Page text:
Isaac in the hospital

Rae and Isaac hospital.jpg

Okay. Writing about this.

Harrowing. Harrow: To draw a plough or rake over land. I have been harrowed, this week.

Isaac’s sickness took the wind out of me in a way that nothing has in a long while. For a few days there, I could just barely hold on to peace and I didn’t have my writer self with me. I was so afraid that I couldn’t even be an observer to my fear—I could only live in it and hold onto Isaac and pray the shortest, most desperate prayers. He’s better now, so much better that I feel as light as air, as though joy will send me over the mountains.
This is how it went.

Last week he had a fever for a couple days— we kept it down with tylenol and waited, but the fever continued. On Saturday I came into Chiang Mai to attend a book group meeting that I’ve gone to a couple of times. As I was getting ready to leave home, I asked Chinua if he thought I should still go, since Isaac still wasn’t getting better.
“If anything,” he said, “It will be good for you to be in Chiang Mai with him so sick.” He meant that we can’t really trust our little country hospital with sickness. Stitches, sure. But sickness, no.

I got on the bus, I went to the book group, and then I went to stay at my friend’s house for the night. That’s when things got weird. Isaac was still feverish and he started to cry in pain. His stomach was really hurting him. I remembered I had eaten a spicy curry the night before. “Stupid me,” I thought. “Will I never learn?”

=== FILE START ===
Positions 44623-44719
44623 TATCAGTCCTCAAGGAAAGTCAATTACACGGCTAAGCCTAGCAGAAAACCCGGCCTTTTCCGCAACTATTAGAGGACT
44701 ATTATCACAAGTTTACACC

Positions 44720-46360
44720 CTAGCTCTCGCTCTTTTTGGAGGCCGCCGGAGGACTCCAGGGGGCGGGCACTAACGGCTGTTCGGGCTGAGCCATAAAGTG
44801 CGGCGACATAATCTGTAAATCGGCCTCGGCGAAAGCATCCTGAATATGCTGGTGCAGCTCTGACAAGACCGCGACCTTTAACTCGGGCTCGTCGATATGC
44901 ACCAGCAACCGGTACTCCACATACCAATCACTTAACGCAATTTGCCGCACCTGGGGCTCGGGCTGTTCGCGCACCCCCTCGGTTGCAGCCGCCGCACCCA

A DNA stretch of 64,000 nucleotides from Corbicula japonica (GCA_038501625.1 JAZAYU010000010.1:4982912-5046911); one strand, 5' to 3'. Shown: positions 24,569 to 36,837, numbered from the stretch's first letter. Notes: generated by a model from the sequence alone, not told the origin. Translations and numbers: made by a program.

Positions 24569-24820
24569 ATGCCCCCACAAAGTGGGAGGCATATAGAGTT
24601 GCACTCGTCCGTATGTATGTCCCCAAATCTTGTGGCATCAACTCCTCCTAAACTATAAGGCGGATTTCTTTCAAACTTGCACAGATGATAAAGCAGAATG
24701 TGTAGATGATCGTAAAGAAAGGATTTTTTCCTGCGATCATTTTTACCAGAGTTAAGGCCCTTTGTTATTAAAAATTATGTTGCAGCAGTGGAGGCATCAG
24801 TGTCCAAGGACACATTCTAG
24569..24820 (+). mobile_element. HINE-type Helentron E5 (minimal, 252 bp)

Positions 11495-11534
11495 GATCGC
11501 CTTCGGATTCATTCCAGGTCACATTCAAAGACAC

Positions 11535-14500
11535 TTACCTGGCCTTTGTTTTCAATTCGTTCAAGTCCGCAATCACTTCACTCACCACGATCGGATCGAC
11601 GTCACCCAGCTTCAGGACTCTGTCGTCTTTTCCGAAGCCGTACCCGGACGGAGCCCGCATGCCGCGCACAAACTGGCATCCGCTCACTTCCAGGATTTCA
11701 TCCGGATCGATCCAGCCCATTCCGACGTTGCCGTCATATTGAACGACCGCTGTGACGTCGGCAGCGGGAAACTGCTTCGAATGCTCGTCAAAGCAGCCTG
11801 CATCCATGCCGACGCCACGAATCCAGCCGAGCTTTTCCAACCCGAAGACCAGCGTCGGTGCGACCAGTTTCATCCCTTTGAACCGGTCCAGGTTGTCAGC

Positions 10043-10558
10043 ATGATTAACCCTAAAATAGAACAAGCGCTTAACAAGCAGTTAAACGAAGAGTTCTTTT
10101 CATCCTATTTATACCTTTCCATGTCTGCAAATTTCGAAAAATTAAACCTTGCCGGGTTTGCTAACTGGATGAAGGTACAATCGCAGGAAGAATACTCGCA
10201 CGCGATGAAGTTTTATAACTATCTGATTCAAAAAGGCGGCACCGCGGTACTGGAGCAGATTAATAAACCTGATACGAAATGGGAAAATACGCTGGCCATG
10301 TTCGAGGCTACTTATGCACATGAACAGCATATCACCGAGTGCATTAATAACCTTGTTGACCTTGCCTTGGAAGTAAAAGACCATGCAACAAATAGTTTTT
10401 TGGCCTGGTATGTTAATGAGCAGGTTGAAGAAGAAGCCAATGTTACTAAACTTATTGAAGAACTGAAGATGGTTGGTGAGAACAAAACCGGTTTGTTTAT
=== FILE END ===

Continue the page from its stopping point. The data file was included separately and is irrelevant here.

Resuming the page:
We didn’t sleep much during the actual night. I walked him and held him and tried to make him feel better. In the morning, I waited for the spicy curry milk symptoms to wear off, but they didn’t. And so we came to the hospital.

Isaac had an x-ray, since my first question was whether he had a foreign object in his belly. No foreign object, but there seemed to be a blockage. He had an ultrasound, and then he had a CT scan. All of them felt so strange to do with a nearly eight-month-old, especially since he had to be sedated for the ultrasound and CT scan. He went into that big round machine, this little tiny baby with his arms up by his head. The tests were a blur of exhaustion for me, since I hadn’t slept much the night before. I was worried. I walked him and held him in that clinic for six hours, waiting between tests. Finally, they decided to admit him. The scans showed a lot of swelling and turbidity in his intestines, and the worry was that it was a kink, which would require surgery.

We were admitted and Isaac was put on an IV drip with antibiotics and fluids because he was dehydrated and it was clear from his blood tests that he had an infection. We found out that night that there was no kink in his intestine, and I tried to finally settle down for sleep at around midnight. That night I was up every hour with as the nurses took his temperature, did blood and urine tests, and tried to get him to take medicine. (He has become very skilled at gritting his little gums, and then refusing to swallow when the medicine is in his mouth, which doesn’t help him at all. If he doesn’t like the taste, he should swallow it! But he doesn’t know this, so his little act of defiance is to hold it in his mouth. The darling.)